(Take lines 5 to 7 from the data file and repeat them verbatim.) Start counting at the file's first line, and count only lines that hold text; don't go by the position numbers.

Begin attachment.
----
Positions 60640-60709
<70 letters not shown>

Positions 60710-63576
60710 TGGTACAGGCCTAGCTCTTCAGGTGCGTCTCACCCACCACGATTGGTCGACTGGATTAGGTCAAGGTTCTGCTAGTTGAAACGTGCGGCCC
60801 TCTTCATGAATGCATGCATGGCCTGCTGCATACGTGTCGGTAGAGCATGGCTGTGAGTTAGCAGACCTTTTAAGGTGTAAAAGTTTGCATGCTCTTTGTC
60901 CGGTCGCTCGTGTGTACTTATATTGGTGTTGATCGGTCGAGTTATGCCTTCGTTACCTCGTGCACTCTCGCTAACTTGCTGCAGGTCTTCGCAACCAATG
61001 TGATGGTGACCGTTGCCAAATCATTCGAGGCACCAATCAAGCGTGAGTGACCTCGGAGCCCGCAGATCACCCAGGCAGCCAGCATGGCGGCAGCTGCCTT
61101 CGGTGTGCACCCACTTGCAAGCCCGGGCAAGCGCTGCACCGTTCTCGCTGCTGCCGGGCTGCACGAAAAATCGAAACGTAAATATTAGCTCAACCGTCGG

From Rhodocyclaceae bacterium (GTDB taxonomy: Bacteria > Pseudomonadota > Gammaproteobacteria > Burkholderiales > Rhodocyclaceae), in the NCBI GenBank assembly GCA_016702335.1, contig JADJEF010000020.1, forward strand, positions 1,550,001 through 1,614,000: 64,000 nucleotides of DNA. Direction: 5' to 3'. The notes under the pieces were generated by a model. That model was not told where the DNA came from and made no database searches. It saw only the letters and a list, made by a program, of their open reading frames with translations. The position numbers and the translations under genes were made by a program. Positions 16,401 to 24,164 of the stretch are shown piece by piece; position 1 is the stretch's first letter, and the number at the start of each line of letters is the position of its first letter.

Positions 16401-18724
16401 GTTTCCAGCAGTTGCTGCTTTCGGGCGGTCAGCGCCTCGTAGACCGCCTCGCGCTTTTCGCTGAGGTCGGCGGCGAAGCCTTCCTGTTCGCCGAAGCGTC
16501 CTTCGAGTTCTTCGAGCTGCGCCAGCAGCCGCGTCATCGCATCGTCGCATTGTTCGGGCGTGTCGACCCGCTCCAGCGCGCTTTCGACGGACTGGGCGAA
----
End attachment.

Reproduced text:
60801 TCTTCATGAATGCATGCATGGCCTGCTGCATACGTGTCGGTAGAGCATGGCTGTGAGTTAGCAGACCTTTTAAGGTGTAAAAGTTTGCATGCTCTTTGTC
60901 CGGTCGCTCGTGTGTACTTATATTGGTGTTGATCGGTCGAGTTATGCCTTCGTTACCTCGTGCACTCTCGCTAACTTGCTGCAGGTCTTCGCAACCAATG
61001 TGATGGTGACCGTTGCCAAATCATTCGAGGCACCAATCAAGCGTGAGTGACCTCGGAGCCCGCAGATCACCCAGGCAGCCAGCATGGCGGCAGCTGCCTT